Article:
## Posts Tagged ‘acrobat’

### Create a low resolution pdf of a LaTeX paper

Thursday, April 21st, 2016

Here’re the steps I use to create a low resolution version of a pdf created by LaTeX.

The simple thing to do is to follow the steps to create a camera ready (high res) pdf but replace the JPG settings to downsample the images and perhaps reduce the quality.

If you have a lot of raster images, this will work OK.

However, if you have a lot of vector graphics images or just a lot of images, this will not truly bring down the size of the final pdf.

For this I make sure that all of my \includegraphics commands in LaTeX are of the form:

\includegraphics[width=\linewidth]{\figs/figure-file-name}


Notice three things:

1. the width is explicitly specified,
2. the figure directory is a command/macro \figs, and
3. the filename does not have an extension (figure-file-name instead of figure-file-name.pdf)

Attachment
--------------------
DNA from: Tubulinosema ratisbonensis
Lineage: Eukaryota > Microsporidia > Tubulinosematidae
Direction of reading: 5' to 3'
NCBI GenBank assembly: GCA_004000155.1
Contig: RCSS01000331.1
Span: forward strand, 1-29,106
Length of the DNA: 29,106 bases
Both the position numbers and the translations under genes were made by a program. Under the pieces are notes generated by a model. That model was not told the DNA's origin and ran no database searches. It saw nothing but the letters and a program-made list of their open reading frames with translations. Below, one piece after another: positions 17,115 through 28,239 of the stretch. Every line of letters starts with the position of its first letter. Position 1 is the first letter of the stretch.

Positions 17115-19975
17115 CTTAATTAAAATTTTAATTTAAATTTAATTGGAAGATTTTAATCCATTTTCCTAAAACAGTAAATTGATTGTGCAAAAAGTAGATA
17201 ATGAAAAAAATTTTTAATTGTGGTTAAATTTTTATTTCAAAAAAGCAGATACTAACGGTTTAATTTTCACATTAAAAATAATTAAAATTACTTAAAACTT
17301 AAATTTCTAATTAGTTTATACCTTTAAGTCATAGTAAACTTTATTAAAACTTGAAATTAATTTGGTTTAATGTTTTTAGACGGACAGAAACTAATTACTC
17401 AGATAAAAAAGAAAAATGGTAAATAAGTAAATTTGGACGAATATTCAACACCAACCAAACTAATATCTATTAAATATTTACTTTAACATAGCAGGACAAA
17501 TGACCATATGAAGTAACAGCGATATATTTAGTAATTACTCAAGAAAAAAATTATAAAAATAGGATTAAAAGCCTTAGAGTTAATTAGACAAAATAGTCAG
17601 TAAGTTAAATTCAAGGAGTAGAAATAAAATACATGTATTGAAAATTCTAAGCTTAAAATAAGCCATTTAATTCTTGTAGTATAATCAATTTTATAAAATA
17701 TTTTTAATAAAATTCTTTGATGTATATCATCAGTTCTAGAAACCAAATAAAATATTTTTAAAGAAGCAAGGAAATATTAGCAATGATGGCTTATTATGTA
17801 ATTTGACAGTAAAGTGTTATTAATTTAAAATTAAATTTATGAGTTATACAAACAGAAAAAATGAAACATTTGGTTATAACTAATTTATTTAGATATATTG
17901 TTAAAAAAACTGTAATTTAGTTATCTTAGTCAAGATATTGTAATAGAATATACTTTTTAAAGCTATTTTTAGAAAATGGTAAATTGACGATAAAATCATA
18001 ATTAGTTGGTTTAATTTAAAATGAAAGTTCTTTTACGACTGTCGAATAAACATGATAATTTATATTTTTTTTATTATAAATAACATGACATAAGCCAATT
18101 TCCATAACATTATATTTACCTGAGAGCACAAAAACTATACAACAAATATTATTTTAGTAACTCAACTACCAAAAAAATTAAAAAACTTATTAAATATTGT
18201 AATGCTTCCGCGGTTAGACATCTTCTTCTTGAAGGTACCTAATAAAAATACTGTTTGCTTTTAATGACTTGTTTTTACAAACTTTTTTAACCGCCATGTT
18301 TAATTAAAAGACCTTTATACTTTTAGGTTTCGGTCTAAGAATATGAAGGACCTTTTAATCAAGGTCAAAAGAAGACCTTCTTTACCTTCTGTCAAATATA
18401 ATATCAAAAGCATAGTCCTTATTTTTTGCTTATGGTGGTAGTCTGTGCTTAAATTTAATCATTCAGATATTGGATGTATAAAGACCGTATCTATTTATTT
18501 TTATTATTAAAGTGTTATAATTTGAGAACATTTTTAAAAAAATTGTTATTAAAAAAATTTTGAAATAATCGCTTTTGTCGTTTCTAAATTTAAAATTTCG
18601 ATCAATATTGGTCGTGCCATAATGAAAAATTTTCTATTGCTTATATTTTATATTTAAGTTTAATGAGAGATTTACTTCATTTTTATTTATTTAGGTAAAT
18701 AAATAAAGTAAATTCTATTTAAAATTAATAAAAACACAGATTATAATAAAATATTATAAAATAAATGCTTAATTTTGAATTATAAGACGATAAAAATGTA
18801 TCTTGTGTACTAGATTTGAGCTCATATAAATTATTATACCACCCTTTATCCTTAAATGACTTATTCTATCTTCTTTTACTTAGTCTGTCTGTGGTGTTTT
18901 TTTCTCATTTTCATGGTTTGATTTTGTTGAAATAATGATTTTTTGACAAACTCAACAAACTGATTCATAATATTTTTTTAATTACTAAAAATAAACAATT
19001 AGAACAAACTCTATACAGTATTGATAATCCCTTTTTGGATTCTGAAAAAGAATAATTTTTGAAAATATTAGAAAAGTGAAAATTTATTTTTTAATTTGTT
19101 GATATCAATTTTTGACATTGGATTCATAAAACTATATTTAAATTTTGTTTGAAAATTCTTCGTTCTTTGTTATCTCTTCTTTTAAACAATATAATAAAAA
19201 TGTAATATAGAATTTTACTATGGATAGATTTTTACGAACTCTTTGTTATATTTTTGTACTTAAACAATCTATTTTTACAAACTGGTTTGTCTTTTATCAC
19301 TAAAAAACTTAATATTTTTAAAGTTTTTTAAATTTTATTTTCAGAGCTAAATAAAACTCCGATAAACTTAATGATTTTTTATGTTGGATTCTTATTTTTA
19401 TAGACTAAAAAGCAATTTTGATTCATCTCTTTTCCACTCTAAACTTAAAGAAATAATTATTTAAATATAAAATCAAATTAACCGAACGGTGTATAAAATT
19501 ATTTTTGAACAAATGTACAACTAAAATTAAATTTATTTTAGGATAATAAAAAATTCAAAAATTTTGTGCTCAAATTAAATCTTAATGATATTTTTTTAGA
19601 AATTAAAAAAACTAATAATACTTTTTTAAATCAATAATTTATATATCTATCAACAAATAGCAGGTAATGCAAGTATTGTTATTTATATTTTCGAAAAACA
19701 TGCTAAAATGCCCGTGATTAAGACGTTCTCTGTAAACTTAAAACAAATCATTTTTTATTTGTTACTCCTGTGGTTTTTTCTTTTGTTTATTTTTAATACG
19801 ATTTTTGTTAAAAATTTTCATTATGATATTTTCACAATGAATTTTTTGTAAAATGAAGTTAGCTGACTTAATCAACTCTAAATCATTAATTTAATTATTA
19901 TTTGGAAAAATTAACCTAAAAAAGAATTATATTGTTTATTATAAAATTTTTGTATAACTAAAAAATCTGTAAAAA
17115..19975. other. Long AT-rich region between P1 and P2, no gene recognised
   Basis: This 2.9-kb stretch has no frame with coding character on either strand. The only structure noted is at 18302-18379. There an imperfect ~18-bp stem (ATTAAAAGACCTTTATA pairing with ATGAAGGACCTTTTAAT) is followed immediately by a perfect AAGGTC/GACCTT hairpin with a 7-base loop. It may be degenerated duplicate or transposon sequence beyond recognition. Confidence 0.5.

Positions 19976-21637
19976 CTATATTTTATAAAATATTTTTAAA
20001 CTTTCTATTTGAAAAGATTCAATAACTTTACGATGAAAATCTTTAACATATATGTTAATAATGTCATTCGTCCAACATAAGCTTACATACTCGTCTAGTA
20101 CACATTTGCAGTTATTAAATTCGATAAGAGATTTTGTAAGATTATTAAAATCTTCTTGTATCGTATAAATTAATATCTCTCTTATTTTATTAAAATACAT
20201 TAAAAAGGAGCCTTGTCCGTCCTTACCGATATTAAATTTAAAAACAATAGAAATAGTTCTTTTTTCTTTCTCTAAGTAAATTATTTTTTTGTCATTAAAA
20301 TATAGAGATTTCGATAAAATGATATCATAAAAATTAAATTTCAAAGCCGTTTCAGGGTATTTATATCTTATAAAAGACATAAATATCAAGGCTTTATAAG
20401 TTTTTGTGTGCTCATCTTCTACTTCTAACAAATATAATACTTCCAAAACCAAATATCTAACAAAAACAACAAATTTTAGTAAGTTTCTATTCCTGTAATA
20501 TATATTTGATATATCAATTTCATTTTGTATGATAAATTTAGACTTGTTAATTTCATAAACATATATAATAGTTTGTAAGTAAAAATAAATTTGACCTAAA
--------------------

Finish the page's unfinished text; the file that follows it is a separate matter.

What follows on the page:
Then at the beginning of my file I have defined \figs. For the normal high resolution pdf I use:

\newcommand{\figs}{}
\def\figs/{figs/}


When I switch to low resolution I use

\newcommand{\figs}{}
%\def\figs/{figs/}
\def\figs/{figs/low-res/}


And before compiling I run the commands:

mkdir -p figs/low-res/
mogrify -colorspace RGB -resize 400x -background white -alpha remove -quality 100 -format jpg -path figs/low-res/ figs/*.{pdf,png}[0]


There are a couple import flags here to ensure that the background is white and only a single output is created for pdfs with accidentally multiple art-boards/pages.

### Save As Optimized PDF using Acrobat Pro via the command line

Saturday, January 2nd, 2016

Here’s a tremendously hacky way to automate the procedure of optimizing a PDF using Acrobat Pro (with default settings) from the command line. It’s an applescript sending mouse clicks and keyboard signals so don’t get too excited.